which Milan was thrown by the death of Galeazzo, he received from Lorenzo do'
Medici an invitation to read lectures on the Greek language at Florence. This
invitation he gladly accepted, and at the advanced age of eighty-three he repaired
to the Tuscan capital, for the purpose of resuming the task of public instruction.
The fatigues of his journey however overpowered the strength of his constitution,
and soon after his arrival in Florence be closed a life of assiduous study, and
of almost ceaseless turbulence.

For an elaborate history of Filelfo, see Memoires de FAcademie des In-
scriptions, torn. x.

CHAP. XI. 451

in producing this unhappy effect. It is of the very essence
of extraordinary talents to advance to extremes. In men
whose ardent minds glow with the temperature of genius,
whether the flame be kindled by the scintillation of love or
of enmity, it burns with impetuous fiuy. The existence of
many scholars, and the happiness of the great majority of
the cultivators of literature, depend upon the estimation in
which they arc held by the public. Any assertion or insinu-
ation, therefore, derogatory to their talents or acquirements,
they consider as a dangerous infringement upon their dearest
interests, which the strong principle of self-preservation
urges them to resent. The objects upon which we employ
a considerable portion of our time and labour acquire in our
estimation an undue degree of importance. Hence it
happens, that too many scholars, imagining that all valu-
able knowledge centers in some single subject of study to
which they have exclusively devoted their attention, indulge
the spirit of pride, and arrogantly claim from the public a
degree of deference, which is by no means due to the most
successful cultivator of any single department of science or
of literature. And in the literary, as well as in the com-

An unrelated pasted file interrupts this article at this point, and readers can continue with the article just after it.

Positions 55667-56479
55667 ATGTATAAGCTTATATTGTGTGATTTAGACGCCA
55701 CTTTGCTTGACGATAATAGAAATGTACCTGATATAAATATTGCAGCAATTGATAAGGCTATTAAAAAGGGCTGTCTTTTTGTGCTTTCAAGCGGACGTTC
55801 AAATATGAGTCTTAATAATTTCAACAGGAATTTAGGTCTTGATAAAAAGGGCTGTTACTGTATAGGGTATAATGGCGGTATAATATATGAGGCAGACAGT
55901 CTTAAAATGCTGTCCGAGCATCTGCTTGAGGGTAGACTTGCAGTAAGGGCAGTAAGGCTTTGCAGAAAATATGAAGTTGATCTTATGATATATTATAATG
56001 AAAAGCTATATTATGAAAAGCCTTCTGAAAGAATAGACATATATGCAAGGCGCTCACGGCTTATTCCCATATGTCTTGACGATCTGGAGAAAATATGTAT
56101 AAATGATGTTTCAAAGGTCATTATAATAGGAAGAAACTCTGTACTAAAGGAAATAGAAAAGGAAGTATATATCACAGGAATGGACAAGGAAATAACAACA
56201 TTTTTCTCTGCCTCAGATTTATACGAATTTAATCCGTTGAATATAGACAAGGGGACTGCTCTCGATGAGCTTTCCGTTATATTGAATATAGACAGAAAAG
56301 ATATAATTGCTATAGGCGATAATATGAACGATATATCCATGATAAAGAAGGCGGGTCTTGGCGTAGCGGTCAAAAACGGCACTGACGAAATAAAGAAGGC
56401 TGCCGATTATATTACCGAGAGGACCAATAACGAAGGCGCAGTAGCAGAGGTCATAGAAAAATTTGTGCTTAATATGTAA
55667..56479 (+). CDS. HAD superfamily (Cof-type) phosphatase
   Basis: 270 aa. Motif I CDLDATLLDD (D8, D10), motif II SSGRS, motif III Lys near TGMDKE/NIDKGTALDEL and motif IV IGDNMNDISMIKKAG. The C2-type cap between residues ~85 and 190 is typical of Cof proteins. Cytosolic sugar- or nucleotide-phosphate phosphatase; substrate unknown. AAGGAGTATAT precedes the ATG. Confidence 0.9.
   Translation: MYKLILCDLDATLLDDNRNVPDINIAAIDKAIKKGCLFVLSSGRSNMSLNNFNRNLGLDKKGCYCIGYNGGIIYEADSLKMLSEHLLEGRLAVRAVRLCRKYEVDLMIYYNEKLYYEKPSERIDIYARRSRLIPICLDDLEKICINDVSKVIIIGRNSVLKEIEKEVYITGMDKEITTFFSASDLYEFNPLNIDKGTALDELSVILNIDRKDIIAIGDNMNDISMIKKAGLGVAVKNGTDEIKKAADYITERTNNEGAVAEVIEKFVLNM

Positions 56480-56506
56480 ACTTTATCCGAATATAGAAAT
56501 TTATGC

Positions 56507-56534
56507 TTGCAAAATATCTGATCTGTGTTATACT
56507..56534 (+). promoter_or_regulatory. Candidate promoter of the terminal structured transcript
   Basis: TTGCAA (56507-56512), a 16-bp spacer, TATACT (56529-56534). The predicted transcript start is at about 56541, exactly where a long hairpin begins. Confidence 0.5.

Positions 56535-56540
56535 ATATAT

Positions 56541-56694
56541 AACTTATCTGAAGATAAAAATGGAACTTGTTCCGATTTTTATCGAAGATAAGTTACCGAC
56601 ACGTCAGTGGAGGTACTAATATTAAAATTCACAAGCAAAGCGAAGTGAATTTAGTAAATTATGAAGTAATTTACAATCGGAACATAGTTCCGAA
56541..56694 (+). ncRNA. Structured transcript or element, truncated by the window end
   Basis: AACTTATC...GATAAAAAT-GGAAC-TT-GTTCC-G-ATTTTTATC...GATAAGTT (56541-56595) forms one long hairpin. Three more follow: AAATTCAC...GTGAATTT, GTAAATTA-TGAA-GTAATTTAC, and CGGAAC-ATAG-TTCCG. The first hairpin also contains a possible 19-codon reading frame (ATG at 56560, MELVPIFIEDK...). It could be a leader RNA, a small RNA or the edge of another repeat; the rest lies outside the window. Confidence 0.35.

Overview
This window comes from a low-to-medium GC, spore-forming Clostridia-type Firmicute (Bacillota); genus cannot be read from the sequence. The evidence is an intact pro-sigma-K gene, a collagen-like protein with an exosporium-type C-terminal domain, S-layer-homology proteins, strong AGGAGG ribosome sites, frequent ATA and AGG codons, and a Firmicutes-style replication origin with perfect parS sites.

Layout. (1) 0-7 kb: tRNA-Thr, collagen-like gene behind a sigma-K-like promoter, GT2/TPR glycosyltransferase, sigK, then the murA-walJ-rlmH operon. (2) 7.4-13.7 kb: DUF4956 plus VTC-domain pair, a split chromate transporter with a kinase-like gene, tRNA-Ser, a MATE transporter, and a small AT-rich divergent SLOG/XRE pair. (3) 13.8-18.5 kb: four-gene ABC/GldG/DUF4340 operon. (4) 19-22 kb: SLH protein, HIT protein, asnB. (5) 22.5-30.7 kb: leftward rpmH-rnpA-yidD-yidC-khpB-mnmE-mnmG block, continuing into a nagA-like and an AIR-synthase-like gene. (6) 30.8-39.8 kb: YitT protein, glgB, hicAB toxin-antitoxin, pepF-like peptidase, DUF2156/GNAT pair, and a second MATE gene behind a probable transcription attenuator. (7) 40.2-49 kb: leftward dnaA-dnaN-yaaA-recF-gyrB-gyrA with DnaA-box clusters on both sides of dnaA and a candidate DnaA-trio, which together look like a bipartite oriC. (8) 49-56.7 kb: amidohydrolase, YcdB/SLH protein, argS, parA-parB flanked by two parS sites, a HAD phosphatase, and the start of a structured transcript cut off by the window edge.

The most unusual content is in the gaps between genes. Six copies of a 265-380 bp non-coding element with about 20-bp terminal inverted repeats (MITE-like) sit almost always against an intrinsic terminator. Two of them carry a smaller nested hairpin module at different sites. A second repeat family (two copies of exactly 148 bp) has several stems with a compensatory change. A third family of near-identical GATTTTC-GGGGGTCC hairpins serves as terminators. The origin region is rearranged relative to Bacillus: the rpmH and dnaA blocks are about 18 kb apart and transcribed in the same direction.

mercial world, undue demands are resentfully resisted ; and
amongst scholars, as amongst men of the world, pride pro-
duces discord. Learned men are also too frequently sur-
rounded by officious friends, whose ignorant enthusiasm of
attachment betrays them into a kind of idolatry, which is
productive of the most mischievous consequences to its
object. They who are accustomed to meet with a blind and
ready acquiescence in their opinions, in the obsequious
circle of their partizans, become impatient of contradiction,


and give way to the impulse of anger, when any one pre-
sumes to put their dogmas to the test of unreserved examin-
ation. The flame of resentment is fanned by the foolish
partiality by which it was originally kindled ; and the
noblest energies of some mighty mind are perverted to the
maintenance of strife, and the infliction of pain. The
operation of these causes produces many striking proofs,
that learning and wisdom are by no means identical, and
that the interpreter of the sublimest morals may become the
miserable victim of the meanest passions which rankle in
the human breast.

In the inaugural oration which Poggio addressed to
Nicolas V. he intimated, that it was his earnest desire to
dedicate his declining years to literary pursuits. This was
not a mere profession. Availing himself of the considerate
kindness of the heads of the Florentine republic, who, in
consideration of the respect due to his advanced age and to
his literary acquirements, excused him from any other task
than a general superintendence of the business of his office,
he continued to prosecute his studies with his accustomed
ardour.* The first fruits of his lucubrations after his final
settlement in the Tuscan capital appeared in a dialogue,
De Miser id humanee conditionis, or, on the wretched-
ness incident to humanity, which he dedicated to Sigis-
mundo Malatesta, Lord of Rimini, and commander in
chief of the Florentine forces. In this dialogue. Poggio
proposed to relate the substance of a conversation which

* Ton. Tr. torn. ii. p. 181.

CHAP. xi. 453

took place between the accomplished Matteo Palmerio,*
Cosmo de' Medici, and himself, in consequence of the
serious reflections which occurred to some of Cosmo's
guests, on the intelligence of the capture of Constantinople
by the Turks. Almost every species of distress which
awaits the sons of men passes in review in the course of
this work. Here the dark side of human life is industri-
ously displayed, and the serious lessons of humility and
self-discipline are inculcated in a feeling and forcible manner.
But even in this grave disquisition, Poggio could not
refrain from exercising his wonted severity upon the ascetics
and coenobites, who had so often smarted under the mer-
ciless lashes of his satire.-f-

This dialogue contains a record of the miserable end
of Angelotto, cardinal of St. Mark. This avaricious eccle-

Online LibraryWilliam ShepherdThe life of Poggio Bracciolini → online text (page 30 of 31)